Although Hansen had a track record of kidnapping, raping and abusing women, police did not suspect him of murder for many years; which allowed him to easily kill dozens of women for a decade.
Hansen was a sadist and psychopath who took refuge in Alaska to torture and murder women in a more private setting. He drove women out to remote areas, forced them to strip naked, and shot them as they ran through the snowy wilderness.
It thrilled him to hunt live victims, and he often tortured them for days before the final coup de grace. He even had a private plane which he used to fly out victims to distant cabins where they could never be found.
Hansen was finally captured and imprisoned in 1983, after one of his victims escaped alive and spilled the beans on his disgusting antics. Although he was finally caught and locked up like the animal he was, Eklutna Annie remained unidentified.
Usually, Hansen kept his victim’s possessions as souvenirs- especially their jewelry. Not in Eklutna Annie’s case: it was one of the rare crimes in which he left the jewelry alone, most likely because she was one of his earliest murders and he was then an inexperienced killer.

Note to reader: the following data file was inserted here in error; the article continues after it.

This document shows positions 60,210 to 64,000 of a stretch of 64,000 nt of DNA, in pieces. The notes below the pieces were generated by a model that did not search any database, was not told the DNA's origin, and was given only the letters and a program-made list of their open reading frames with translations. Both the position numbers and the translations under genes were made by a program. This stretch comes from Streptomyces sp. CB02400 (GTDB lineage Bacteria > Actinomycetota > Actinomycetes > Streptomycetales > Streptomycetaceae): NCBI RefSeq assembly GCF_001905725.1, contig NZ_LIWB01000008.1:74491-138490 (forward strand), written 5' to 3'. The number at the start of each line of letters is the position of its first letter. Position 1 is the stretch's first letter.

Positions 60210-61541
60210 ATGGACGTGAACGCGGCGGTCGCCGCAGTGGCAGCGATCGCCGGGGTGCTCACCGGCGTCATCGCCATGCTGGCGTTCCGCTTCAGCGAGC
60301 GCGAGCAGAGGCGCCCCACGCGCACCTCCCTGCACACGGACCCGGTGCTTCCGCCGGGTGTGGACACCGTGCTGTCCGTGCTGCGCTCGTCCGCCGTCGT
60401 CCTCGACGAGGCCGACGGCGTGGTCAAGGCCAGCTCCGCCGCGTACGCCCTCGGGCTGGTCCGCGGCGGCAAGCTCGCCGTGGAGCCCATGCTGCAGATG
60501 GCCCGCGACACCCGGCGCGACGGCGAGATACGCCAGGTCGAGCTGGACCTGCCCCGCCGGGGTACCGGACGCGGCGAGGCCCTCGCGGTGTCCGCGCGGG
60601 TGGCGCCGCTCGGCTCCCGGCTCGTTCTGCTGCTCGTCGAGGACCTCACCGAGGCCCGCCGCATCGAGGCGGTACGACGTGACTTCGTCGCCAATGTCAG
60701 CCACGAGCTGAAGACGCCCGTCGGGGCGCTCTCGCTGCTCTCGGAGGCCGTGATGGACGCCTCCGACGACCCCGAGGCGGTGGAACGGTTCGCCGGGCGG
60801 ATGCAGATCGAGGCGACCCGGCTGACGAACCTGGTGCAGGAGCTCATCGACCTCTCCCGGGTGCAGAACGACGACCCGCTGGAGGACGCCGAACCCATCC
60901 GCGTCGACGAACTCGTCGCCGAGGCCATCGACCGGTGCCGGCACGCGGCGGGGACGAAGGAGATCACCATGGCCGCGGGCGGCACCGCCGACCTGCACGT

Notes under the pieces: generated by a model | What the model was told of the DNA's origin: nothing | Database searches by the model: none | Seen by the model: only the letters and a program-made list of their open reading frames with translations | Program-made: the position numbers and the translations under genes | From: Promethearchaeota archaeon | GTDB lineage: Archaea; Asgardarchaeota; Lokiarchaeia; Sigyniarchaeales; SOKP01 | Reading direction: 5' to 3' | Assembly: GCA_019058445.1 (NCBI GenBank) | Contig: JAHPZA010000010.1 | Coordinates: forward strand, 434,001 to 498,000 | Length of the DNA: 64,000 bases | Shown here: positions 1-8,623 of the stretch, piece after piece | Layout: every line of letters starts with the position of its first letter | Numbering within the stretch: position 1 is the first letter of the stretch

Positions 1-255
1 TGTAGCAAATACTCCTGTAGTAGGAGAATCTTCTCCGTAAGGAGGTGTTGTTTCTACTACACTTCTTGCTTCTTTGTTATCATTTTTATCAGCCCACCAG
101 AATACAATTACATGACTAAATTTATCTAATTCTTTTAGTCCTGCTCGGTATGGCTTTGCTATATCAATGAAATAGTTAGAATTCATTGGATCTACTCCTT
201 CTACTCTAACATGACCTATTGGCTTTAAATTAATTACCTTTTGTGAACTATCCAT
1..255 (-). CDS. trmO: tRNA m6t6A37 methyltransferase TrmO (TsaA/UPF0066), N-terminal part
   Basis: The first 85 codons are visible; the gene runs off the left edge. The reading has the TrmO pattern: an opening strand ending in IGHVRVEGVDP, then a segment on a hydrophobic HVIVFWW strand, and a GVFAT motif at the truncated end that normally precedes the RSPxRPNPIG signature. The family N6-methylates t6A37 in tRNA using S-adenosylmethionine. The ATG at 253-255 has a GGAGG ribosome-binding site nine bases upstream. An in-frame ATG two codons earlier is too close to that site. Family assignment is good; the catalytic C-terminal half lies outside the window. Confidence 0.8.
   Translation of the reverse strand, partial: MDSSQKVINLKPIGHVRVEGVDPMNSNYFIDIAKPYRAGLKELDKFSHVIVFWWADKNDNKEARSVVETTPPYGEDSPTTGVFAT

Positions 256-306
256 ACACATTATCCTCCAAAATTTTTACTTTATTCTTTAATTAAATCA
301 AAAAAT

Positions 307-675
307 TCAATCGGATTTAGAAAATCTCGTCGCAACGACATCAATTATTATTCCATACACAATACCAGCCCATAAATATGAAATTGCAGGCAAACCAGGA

She had on her a plethora of beautiful and unique handmade jewelry: a copper bracelet with three turquoise stones, a heart shaped pendant, gold hoop earrings, a white shell ring, and a gold plated Timex wristwatch. She also had a pack of Salem brand matches in her pocket.
Some believe that Eklutna Annie’s jewelry was of Native origin, but authorities were never able to trace any of it back to its source. It is also worth noting that most Native jewelry is made from silver, and not gold as she was wearing.